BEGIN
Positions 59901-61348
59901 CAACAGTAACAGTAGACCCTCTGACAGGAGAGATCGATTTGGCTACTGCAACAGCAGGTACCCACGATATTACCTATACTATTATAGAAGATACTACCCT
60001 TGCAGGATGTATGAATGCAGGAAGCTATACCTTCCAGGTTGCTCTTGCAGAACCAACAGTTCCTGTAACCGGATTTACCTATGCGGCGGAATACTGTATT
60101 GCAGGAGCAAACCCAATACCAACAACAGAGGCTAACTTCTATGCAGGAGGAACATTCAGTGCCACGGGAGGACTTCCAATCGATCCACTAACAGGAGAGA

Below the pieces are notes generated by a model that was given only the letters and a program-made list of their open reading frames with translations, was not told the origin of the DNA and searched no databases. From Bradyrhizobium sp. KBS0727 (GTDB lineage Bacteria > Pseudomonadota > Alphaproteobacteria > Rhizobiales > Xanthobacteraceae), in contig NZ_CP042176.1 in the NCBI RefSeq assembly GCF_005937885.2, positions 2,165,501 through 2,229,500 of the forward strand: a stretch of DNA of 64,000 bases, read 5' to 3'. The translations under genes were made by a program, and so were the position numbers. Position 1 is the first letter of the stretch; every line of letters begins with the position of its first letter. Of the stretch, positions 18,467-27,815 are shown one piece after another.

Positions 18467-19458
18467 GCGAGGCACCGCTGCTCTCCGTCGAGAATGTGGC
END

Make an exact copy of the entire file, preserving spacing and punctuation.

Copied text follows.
Positions 59901-61348
59901 CAACAGTAACAGTAGACCCTCTGACAGGAGAGATCGATTTGGCTACTGCAACAGCAGGTACCCACGATATTACCTATACTATTATAGAAGATACTACCCT
60001 TGCAGGATGTATGAATGCAGGAAGCTATACCTTCCAGGTTGCTCTTGCAGAACCAACAGTTCCTGTAACCGGATTTACCTATGCGGCGGAATACTGTATT
60101 GCAGGAGCAAACCCAATACCAACAACAGAGGCTAACTTCTATGCAGGAGGAACATTCAGTGCCACGGGAGGACTTCCAATCGATCCACTAACAGGAGAGA

Below the pieces are notes generated by a model that was given only the letters and a program-made list of their open reading frames with translations, was not told the origin of the DNA and searched no databases. From Bradyrhizobium sp. KBS0727 (GTDB lineage Bacteria > Pseudomonadota > Alphaproteobacteria > Rhizobiales > Xanthobacteraceae), in contig NZ_CP042176.1 in the NCBI RefSeq assembly GCF_005937885.2, positions 2,165,501 through 2,229,500 of the forward strand: a stretch of DNA of 64,000 bases, read 5' to 3'. The translations under genes were made by a program, and so were the position numbers. Position 1 is the first letter of the stretch; every line of letters begins with the position of its first letter. Of the stretch, positions 18,467-27,815 are shown one piece after another.

Positions 18467-19458
18467 GCGAGGCACCGCTGCTCTCCGTCGAGAATGTGGC